The Great Resignation and associate shortage has drawn headlines for some time now. While COVID was the catalyst, this could have been predicted long before the global pandemic. As associates across the country are quitting their jobs, partners around the world are scrambling to keep order and maintain the status quo.
While partners are accustomed to having money be the panacea to all employment challenges, factors such as 2200+ billable workloads, proper mentoring and a compelling future that’s outlined through a transparent guidepost to partnership, are more important to younger attorneys.
Baby boomers and Gen X grew up believing that if you work hard and apply yourself, you can succeed in the profession of law and make an incredible income. Millennials want meaningful lives, healthy relationships and a compelling future. They also want to work at an organization that contributes to the world around them.
Rather than examine the psychology at the root of the problem, AmLaws are throwing salaries at associates that were heretofore only seen in the partner ranks. It’s not working. This demonstrates that salary (alone) is not the reason associates are leaving their jobs.
Lifestyle, flexibility, and a modern business model that replaces micromanagement with real mentoring are more important to today’s associates, than compensation alone.
I spoke with an associate at a top 20 AmLaw firm who had this to say on that matter:
“In my experience, my generation does not want to be tied to a desk at all times. We are willing to work hard but prefer to have the freedom to work remotely when possible. When a firm allows a hybrid experience, it shows that the firm trusts the associate and their discretion. I have the opportunity to do work tasks from home, which eliminates the stress of a commute and allows me to spend more time with family. This improves my mental health and energizes me to excel at my tasks.”
“The value of mentorship cannot be understated. The connection between a mentor and mentee helps an associate effectively integrate into a firm. Such effective integration leads to feelings of belonging that result in an associate staying with a firm long-term.”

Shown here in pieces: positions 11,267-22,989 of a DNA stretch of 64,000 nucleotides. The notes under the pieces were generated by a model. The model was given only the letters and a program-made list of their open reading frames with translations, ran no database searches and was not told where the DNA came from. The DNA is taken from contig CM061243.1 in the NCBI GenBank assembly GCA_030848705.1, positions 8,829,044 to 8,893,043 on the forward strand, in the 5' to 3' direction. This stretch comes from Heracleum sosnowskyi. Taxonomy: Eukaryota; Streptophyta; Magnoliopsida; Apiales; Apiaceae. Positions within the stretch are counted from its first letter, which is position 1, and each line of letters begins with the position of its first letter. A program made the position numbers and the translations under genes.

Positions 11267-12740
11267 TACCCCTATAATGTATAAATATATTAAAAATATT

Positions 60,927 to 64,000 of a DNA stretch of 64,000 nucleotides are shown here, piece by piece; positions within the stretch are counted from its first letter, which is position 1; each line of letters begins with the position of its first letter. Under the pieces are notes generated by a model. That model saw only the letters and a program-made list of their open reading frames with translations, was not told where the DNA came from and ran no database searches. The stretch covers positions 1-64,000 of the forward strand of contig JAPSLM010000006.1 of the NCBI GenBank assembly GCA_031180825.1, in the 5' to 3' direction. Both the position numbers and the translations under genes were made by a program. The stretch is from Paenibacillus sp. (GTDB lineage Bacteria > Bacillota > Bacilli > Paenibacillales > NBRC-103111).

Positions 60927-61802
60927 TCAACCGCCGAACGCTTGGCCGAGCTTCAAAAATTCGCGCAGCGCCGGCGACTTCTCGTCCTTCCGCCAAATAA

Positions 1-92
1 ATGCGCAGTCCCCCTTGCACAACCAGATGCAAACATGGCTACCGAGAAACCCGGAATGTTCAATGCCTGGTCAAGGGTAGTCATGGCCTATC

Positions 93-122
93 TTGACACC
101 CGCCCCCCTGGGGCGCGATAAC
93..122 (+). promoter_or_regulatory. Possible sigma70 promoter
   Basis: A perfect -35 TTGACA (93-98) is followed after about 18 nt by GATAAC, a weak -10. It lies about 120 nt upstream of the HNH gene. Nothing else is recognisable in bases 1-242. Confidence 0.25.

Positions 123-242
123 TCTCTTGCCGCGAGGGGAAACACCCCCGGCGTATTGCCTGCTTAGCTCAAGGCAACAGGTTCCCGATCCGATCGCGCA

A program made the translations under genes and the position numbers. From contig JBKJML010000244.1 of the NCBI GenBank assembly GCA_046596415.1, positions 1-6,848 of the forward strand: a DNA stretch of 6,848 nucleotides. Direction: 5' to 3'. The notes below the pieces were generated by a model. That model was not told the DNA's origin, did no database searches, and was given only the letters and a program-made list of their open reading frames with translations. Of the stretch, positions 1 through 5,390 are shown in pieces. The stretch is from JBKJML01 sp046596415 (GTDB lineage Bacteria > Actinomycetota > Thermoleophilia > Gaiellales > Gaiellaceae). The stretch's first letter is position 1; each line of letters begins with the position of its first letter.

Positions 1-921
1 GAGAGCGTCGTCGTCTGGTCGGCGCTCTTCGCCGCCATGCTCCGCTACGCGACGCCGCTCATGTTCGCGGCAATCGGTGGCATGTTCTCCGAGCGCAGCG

Tyra Bell-Holland is the CEO of Ava Rose Agency, a renowned Public Relations agency that handles clients across the USA and around the globe. She spoke about offering flexibility:
“My company is virtual and most of my employees are millennials. Because of this, I felt it was important that my team works from wherever they felt the most inspired and creative. However, I was surprised by how many enjoy coming into the office on a fairly regular basis. So we offer both. The key is to constantly innovate and adapt to the market.”
Chris Wilson, the partner who oversees the remote-attorney program at Taylor English Duma, concurs with Ms. Bell-Holland:
“Times are definitely different today. Firms need to be more flexible with their attorneys than they have in the past. In my opinion, law firms should embrace the idea of allowing associates to work wherever they want, as long as they are getting solid training and mentoring.”
The pandemic has shown us that attorneys can clearly handle their responsibilities without traveling to a skyscraper every single day. Hybrid platforms work. Having the ability to operate from home if you’re not needed in office supersedes an extra annual bonus to some associates.
The most oft-overlooked factor that baby boomers dismiss, is the perceived avarice of partners. While companies like Subaru use Cause-Marketing to inform young buyers that every car purchased, will result in a greener planet, law firms are overwhelmingly concerned with only three things: profits, profits and more profits. Millennials no longer define success by a meaningless and ego-driven race to have the highest profits per partner published in a magazine.
I spoke with John Shook, a founding member of the Nevada law firm Shook & Stone, who is insightful enough to realize the importance of this “soft skill” for law firm employers:
“When I started my career, connecting technologies like email, texting, and listservs were not a thing. Communication occurred by phone, face-to-face, fax, or snail mail. Now, employees expect a more collaborative environment with quicker and more frequent feedback. Millennials and post-millennials are much more in-tune with the broader world and thrive when they understand how the firm’s values match their values to impact the world positively.”
Shook astutely pointed out how the workplace should adapt to societal changes. Millennials are much more concerned about the environment and climate change, social justice and equity, and making a difference in the world, than their baby boomer predecessors (many of whom, ironically fought for the same things in the 1960s).
It has become clear that managing partners who are seeking to solve the problems created by the associate shortage need to think outside the compensation box. They need to examine whether their business model offers a modern platform, reasonable lifestyle, flexibility, real mentoring, a clearly defined path to partnership and finally, values that connect with the most important issues and concerns of the younger generations.